In our case, the only thing that affects the step cost is wind direction. Each of those 8 step directions makes some angle with the preferred moving direction, which in this case is the wind direction.

HRMA calculation

We call this angle the horizontal relative moving angle (HRMA) because it is your direction of motion relative to an azimuth value stored in your horizontal raster. Each horizontal factor function turns this HRMA into a weight. In this case, we’ve used the Horizontal Forward Function. See this help topic for more details on HRMA.

The HRMA and horizontal factor function are evaluated twice for each of the 8 possible steps: once for the wind direction at the source cell and once for the direction at the neighbor cell. The two results are then averaged to get the horizontal weight to be used when calculating the cost of a step into the neighbor cell.

Case 2: Motion To Source

Now let’s assume that the single source point represents a location that you want to reach from other points in the study area. In this case, all inputs to Path Distance remain the same, except you now choose a source _direction parameter value of “TO_SOURCE”. Figure 5 shows the result. As you can see, the results are very different.

Figure 5 -The result of using Path Distance to find accumulated cost of travelling to the single source point from other cells in the study area: source_direction is set to “ motion to source”. All other inputs are the same as for figure 2.

Why are these results so different? In both cases, the accumulative cost surface is grown outward starting from the source and visiting all other cells; but in the TO_SOURCE case, the calculation of the HRMA is different, so the output of the horizontal factor function applied to that HRMA will also be different. In the TO_SOURCE case the HRMA is the geometric supplement of the HRMA calculated in the FROM_SOURCE case, as shown in figure 6.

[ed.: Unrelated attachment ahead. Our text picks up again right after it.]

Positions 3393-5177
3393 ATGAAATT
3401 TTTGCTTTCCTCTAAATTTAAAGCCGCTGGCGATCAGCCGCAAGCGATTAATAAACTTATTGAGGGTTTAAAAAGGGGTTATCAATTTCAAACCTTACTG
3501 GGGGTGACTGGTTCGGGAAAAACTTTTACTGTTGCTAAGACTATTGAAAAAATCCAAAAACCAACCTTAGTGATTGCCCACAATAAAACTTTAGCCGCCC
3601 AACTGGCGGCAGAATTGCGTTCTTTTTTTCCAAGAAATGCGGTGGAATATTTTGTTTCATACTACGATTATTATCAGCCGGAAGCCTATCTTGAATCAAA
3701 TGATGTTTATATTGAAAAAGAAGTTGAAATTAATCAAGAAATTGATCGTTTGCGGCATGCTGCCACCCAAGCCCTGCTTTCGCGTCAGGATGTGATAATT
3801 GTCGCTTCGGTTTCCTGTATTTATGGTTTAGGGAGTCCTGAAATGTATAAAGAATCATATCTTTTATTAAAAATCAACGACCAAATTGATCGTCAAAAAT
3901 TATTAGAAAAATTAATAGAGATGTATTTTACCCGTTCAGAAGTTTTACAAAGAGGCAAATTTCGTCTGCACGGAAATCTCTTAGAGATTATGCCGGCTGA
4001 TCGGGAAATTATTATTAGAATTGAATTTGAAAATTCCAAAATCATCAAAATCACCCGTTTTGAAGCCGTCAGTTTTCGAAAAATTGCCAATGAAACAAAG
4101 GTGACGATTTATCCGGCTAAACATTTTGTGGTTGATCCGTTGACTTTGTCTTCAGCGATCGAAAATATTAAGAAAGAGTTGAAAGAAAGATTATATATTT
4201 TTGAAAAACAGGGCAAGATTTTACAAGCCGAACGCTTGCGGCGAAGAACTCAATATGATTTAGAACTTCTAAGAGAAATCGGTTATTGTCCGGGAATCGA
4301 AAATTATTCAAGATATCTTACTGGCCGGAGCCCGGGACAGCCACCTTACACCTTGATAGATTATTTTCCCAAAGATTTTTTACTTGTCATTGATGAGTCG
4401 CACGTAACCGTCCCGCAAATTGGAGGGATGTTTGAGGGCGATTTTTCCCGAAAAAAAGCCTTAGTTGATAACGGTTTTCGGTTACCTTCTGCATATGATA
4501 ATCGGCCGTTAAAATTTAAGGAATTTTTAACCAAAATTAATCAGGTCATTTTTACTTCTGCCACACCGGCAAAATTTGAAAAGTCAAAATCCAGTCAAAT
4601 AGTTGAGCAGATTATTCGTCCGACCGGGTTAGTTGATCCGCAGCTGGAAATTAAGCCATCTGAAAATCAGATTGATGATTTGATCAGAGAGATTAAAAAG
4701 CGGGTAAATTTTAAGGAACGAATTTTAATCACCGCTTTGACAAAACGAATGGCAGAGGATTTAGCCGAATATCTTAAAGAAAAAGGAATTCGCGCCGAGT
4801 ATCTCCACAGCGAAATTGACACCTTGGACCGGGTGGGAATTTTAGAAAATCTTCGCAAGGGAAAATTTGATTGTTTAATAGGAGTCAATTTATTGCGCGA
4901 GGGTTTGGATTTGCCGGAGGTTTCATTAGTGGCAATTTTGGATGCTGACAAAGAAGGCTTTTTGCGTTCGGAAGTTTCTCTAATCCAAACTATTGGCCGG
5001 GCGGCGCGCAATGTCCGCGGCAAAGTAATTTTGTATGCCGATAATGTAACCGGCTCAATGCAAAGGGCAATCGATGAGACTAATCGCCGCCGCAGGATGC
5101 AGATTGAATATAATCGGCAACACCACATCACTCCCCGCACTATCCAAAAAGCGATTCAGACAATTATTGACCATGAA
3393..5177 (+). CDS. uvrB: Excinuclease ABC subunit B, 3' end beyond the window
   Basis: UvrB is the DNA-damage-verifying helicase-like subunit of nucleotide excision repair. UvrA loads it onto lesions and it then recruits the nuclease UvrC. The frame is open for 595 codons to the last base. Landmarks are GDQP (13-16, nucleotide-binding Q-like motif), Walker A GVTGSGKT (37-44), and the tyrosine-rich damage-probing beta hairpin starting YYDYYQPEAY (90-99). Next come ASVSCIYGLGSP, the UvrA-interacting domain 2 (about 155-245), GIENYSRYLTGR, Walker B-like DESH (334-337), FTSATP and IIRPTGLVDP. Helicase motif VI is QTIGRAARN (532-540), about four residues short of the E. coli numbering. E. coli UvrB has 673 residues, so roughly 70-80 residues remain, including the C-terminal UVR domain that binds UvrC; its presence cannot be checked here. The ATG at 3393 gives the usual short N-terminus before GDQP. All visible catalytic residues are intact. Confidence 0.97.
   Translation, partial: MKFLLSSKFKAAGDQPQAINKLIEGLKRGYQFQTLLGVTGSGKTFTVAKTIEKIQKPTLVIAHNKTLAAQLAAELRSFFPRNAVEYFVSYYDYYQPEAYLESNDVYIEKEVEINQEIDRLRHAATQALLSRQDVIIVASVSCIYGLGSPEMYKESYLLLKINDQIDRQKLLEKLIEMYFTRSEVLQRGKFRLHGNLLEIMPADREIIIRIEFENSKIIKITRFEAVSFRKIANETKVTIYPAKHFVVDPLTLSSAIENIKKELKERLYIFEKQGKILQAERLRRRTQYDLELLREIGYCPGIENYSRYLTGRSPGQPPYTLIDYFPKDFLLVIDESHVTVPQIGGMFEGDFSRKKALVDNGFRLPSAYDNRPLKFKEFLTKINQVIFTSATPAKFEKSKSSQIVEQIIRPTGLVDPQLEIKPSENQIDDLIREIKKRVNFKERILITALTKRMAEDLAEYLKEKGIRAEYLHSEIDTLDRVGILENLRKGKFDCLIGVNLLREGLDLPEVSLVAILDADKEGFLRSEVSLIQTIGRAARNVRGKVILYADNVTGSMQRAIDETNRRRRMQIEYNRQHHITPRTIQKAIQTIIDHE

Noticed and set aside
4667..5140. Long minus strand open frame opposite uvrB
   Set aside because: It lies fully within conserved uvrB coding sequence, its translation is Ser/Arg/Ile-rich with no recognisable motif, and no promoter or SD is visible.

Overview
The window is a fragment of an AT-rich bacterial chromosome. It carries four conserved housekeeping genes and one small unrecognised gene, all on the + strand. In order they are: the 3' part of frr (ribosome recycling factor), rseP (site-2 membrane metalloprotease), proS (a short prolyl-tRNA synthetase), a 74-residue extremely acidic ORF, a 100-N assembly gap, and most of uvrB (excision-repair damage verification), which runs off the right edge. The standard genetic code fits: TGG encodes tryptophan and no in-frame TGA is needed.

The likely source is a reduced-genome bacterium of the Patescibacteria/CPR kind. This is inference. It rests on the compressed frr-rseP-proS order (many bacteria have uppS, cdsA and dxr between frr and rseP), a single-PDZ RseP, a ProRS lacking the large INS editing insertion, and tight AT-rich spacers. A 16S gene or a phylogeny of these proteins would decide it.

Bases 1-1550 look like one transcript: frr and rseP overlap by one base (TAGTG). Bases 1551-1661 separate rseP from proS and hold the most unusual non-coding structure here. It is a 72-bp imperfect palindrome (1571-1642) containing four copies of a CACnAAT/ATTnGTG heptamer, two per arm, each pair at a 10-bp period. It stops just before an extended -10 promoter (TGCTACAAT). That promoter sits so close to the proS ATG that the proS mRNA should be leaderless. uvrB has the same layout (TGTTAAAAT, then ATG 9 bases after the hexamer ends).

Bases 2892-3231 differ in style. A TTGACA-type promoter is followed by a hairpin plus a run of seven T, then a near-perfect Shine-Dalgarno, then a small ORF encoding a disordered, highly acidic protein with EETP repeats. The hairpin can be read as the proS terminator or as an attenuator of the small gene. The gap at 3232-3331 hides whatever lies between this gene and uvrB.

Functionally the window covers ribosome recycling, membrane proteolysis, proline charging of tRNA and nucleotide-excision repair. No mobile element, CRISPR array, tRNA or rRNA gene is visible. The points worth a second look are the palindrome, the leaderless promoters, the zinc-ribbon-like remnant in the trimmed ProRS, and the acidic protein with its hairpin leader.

HRMA value changes based on direction of motion

To summarize:

Path distance can adjust the cost of motion through a cell based on input data that describes, for each cell, the easiest direction to move through the cell. This calculation can produce very different results, based on whether you want to move from a source to other cells, or from other cells back to the source.

We haven’t explicitly talked about the vertical raster and vertical factor functions, but the reasoning process is basically the same as described above. However, instead of accounting for horizontal influences, the vertical factor determines the cost to overcome the changes in elevations (the slopes) between the cells.

About the authors

Jim is a senior software engineer in the raster analysis group at esri. He has a Bachelor of Science degree in Computer Science from Hope College in Holland, Michigan, and a Master of Science degree in Computer Science from Rensselaer Polytechnic Institute in Troy, New York. He has been with esri 28 years and has had an office in almost every building, on almost every floor, of the esri campus.

Kevin has been a Product Engineer on the Spatial Analyst development team for over 29 years. He has degrees in Landscape Architect from Harvard and in environmental modeling from Yale. At Esri, Kevin’s current focus is developing suitability and connectivity tools. He hopes the tools that he works on can help users make more informed decisions.